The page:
Sunday, October 13, 2013

"Getting off with your lover" / Lost in love

Chinglish is the sometimes comical insertion of Chinese grammatical constructions into colloquial English speech.  Usually you can reverse engineer it to identify the Chinese original.  But some things are just lost in translation.
This goofy sign could better have been translated as "Lost in love?  Watch your purse!"  The bold type begins with a Chinese set phrase, or four character chengyu 成语: "before flowers, under moon" 花前月下.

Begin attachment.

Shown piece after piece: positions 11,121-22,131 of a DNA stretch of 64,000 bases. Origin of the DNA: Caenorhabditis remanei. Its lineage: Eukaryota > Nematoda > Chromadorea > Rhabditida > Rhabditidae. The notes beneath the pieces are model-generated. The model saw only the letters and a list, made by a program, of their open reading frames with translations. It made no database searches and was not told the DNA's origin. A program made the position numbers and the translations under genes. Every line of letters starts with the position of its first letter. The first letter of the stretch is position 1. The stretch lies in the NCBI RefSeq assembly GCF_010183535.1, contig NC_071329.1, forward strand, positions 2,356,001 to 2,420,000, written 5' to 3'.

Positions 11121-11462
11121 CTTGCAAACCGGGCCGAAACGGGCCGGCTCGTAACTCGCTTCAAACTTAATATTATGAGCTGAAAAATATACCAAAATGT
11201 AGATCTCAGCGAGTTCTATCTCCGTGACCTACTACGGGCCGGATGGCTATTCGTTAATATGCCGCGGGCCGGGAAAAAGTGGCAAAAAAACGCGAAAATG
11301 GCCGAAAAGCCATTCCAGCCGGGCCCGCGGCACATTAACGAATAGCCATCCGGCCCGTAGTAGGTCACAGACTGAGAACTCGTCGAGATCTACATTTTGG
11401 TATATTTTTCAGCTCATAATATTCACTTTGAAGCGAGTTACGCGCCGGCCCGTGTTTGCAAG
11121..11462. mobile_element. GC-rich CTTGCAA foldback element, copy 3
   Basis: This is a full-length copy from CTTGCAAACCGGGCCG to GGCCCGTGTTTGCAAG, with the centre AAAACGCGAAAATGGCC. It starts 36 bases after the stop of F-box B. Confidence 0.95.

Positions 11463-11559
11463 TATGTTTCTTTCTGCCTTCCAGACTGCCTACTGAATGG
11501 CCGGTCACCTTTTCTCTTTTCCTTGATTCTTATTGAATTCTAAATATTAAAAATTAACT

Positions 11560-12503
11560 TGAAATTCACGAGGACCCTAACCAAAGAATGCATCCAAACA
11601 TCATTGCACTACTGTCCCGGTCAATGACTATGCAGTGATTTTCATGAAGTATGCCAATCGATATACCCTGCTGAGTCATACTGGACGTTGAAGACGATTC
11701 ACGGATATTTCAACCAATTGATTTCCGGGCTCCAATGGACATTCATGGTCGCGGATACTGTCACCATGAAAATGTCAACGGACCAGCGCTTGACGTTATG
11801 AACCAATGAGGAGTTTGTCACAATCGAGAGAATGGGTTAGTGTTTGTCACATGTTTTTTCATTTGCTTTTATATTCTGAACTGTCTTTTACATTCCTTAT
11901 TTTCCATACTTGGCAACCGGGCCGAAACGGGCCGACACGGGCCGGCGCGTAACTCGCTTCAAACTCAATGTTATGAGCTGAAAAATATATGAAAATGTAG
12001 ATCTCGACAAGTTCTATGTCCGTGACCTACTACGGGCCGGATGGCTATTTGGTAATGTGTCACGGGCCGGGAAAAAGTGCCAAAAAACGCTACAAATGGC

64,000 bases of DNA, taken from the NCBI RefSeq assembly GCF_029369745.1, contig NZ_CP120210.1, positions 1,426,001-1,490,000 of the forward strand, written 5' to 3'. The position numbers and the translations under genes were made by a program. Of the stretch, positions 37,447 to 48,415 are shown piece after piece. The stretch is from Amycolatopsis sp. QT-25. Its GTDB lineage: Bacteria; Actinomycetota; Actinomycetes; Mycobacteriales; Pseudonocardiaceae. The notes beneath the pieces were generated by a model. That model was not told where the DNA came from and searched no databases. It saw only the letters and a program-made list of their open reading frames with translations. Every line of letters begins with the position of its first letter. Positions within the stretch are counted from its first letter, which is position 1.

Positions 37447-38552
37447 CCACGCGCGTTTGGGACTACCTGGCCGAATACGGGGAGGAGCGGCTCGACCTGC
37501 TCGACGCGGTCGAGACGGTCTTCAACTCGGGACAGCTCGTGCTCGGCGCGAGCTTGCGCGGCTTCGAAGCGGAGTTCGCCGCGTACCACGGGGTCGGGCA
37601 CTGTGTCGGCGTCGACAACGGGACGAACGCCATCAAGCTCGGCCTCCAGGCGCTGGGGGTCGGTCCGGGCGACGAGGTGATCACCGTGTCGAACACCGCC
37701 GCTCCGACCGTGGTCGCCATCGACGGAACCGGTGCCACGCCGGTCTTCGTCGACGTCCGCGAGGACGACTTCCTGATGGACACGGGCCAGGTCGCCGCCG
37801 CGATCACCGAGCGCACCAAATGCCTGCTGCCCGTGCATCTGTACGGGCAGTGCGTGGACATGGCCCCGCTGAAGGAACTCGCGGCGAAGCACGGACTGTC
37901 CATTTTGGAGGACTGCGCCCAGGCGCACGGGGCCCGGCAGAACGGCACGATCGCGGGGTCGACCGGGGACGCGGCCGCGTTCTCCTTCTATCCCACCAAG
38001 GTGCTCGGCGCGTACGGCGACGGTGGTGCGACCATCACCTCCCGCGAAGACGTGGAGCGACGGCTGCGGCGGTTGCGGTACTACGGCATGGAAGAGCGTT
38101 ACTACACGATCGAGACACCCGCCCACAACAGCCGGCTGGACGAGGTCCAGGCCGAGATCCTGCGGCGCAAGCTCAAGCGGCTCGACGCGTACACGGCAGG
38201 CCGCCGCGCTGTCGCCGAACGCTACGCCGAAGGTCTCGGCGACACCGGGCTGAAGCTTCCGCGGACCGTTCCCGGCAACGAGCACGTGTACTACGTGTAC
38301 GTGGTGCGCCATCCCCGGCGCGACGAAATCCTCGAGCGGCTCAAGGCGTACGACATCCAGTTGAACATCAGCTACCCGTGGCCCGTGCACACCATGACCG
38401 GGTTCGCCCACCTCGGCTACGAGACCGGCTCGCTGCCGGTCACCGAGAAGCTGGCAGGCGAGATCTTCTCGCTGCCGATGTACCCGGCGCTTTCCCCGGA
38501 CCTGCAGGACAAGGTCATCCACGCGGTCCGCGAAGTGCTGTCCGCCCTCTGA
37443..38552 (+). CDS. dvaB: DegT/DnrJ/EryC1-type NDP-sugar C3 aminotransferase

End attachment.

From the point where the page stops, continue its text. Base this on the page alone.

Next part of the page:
Victor Mair at Language Log explains:
The expression "huāqián yuèxià" 花前月下 ("in front of the flowers and beneath the moon") derives from a heptasyllabic quatrain entitled " Lǎo bìng" 老病 ("Old and Ill") by the famous Tang poet Bo Juyi 白居易 (772-846), the first two lines of which read:
Zhòu tīng shēnggē yè zuì mián, ruòfēi yuè xià jí huā qián
昼听笙歌夜醉眠, 若非月下即花前。
By day listening to music and song, by night in a drunken sleep;
If not beneath the moon, then in front of the flowers.

No comments:

Post a Comment